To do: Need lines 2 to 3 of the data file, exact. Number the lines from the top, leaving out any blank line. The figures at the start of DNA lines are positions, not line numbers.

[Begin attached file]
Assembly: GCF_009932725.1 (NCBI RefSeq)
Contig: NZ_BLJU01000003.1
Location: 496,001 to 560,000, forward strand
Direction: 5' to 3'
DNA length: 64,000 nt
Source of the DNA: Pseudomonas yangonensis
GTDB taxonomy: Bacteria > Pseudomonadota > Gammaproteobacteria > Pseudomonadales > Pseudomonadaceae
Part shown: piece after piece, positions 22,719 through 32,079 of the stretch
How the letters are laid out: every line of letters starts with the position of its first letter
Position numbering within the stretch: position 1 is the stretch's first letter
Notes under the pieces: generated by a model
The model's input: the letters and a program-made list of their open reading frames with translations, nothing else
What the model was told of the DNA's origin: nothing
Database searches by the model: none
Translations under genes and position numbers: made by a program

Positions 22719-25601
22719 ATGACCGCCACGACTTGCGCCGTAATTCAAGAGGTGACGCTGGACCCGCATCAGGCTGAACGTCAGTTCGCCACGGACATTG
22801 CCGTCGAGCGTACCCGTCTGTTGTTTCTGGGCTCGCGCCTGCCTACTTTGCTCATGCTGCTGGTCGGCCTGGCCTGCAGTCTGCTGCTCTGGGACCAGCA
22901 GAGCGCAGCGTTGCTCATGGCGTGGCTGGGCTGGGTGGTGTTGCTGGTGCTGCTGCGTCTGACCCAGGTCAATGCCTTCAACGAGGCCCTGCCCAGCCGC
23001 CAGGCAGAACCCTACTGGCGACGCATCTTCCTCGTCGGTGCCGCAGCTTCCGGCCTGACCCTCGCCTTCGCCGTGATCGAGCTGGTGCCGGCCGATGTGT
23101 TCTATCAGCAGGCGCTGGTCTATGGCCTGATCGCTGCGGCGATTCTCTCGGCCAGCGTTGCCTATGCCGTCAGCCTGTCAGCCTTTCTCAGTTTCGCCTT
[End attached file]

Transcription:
Contig: NZ_BLJU01000003.1
Location: 496,001 to 560,000, forward strand